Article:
A revolution in mats (Picture 2) but let sleeping bags lie (Picture 3)

Self inflating mats – what are they good for? Bulky and not cheap, I’ve used both Vango (orange bag) and Mountain Warehouse (black bag) ones over the last few years, not knowing that a child-inflating selection of mats was available. Looking for small and light mats that didn’t cost a fortune, I found Decathalon stock a helpfully short version, chosen by my son after a good roll around on all of them in store. Refusing to splash the Β£100 needed for a Thermarest that Twitter told my pal Claire was best, I went online for the Alpkit Cloudbase for my mat needs and had to fight my son off it every night during our recent adventure to Tiree and Coll.

Our cycle touring life in pictures, Aperol for size comparison

Our sleeping bags are now the bulkiest part of our kit: I’ve got a Vango Ultralight 600 and my son has a Mountain Warehouse 3 season bag that’s in need of a thorough wash and new compression sack. They do the job April through to October, but a large cash investment would be needed to take us winter camping in Scotland as far as I can see at the moment.

Sharing the load: the kitchen sink and cupboards (Picture 4)

My son’s bike was transformed into a work horse by our local bike shop so this year he was able to take his share of the load, with our Ortleib front rollers taking the strain of the kitchen equipment, cycling spares, tools and Mr Elephant on the back of his little bike.

I took the advice of Travelling Two a few years ago and invested in an Ortleib folding bowl and have found it invaluable for washing cooking equipment, clothes, a child, carrying water and dirty dishes. Equally helpful for the solo parent is the Platypus wine carrier, allowing you to ditch the glass bottle and still transport an entire bottle of wine.

The kitchen pannier also contains: a tiny Vango stove and gas cannister, Alpkit titaniumum pots (another difficult day purchase), headtorches, matches, Ikea plastic bowls, a few sporks, tea towel, small sharp knife, chopping board, a Tupperware pot or two, mugs, two plates and some pegs. (Note to self: the washing up sponge and washing up liquid bottle need replacing)


Clean clothes have been the first casualty of solo parent cycling equipment refinement, along with washing. We managed one shower between us over 5 days on our last trip and, as far as I’m aware, no-one died because of it. Wearing wool is my first (only, to be honest) line of defence, and if you can see or smell anything untoward then you are too close to me and should move away. One spare set of clothes plus waterproofs and swimming gear is all I’m prepared to carry now unless I’m expecting to present myself to civilised company.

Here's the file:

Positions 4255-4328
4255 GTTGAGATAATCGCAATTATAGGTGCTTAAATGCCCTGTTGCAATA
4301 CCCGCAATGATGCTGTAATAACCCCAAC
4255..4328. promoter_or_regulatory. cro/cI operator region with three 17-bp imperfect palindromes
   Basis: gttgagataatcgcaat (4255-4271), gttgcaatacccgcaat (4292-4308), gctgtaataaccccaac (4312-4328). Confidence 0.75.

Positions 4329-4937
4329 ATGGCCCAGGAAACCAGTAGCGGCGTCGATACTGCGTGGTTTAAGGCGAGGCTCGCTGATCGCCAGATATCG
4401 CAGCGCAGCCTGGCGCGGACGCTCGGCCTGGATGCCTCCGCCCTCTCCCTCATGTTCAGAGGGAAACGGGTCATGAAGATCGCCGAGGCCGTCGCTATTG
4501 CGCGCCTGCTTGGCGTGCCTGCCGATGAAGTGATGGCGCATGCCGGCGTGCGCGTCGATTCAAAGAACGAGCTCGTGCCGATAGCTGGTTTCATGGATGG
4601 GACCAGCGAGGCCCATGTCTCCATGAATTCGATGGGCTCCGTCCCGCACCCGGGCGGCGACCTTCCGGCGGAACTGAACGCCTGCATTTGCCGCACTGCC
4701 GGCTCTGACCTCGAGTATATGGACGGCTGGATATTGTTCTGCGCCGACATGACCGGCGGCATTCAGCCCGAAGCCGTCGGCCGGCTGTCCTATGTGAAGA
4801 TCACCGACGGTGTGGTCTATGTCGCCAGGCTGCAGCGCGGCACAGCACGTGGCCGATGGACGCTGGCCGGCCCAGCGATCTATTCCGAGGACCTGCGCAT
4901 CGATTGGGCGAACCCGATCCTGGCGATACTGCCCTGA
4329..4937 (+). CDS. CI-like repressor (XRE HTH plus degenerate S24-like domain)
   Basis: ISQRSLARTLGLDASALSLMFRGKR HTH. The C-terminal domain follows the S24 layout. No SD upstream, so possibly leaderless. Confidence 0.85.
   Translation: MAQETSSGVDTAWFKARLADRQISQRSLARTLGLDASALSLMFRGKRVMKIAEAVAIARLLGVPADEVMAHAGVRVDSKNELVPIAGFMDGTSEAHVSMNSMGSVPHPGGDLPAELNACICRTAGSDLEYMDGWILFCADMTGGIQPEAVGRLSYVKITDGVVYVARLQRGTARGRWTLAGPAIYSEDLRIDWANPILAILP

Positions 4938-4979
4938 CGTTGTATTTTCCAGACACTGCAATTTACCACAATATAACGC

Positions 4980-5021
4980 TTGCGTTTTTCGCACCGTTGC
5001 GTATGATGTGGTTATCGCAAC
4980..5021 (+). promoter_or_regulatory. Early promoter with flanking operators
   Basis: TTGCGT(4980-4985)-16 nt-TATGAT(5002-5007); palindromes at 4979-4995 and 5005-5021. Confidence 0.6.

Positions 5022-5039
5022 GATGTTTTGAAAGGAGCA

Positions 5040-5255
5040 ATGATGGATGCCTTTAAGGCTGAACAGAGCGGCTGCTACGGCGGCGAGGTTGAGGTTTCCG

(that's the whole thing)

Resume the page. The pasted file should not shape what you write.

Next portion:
Don’t forget dragon capacity

Small children have the most incredible acquisitive powers – we cannot go for a walk without obtaining sticks, shells and random bits of grotty plastic. Feeling the weight of unspent pocket money, a substantial dragon was found and purchased to add to our load in Oban. Like the 1.5l of ginger beer, the smiles were worth the weight. You just don’t get that with spare pants.

My son and his new dragon

Solo parent cycling

I’m not a single parent, but in matters of cycling I’m a solo parent. Twitter and Instagram followers will recognise my spouse as the ‘Lesser Spotted Cycling Husband’ as he usually only leaves his garden en velo to perform his annual cycling duty at Pedal on Parliament or in spectacular weather conditions where not cycling would be a crime against sunshine.

It’s unsurprising then that I’ve only managed to entice my husband on two cycling holidays in the last decade – once as a carefree couple in Barra and some years later with our son on a short family tour of the Netherlands. Now our son is at school the restrictions of school holidays and annual leave prevent extensive holiday time together as a family – no matter how advanced our mathematics, two sets of 25 days annual leave don’t equal 12 weeks of school holidays. Holiday logistics are focused mainly on reducing our son’s time in childcare and piecing together annual leave, toil, the help of extended family and work related travel in a jigsaw so that everyone feels like there was a holiday at some stage during the summer.

If you’ve ever stumbled across this blog before you’ll know I love nothing more than packing my panniers and heading away on my bicycle and, using the allure of cake, ginger beer and the promise of Night Time Adventures (also known as staying up after 7.30pm), my son is currently a willing companion.

Earlier in the year I managed to swindle three child-free friends, as well as my son, into coming on a 24 hour family cycling adventure to Great Cumbrae, giving me the mental energy to reflect on the rigorous nature of family cycling as a solo cycling parent and what I’ve learnt along the way:

Practice doesn’t make perfect, but it can help avoid basic disasters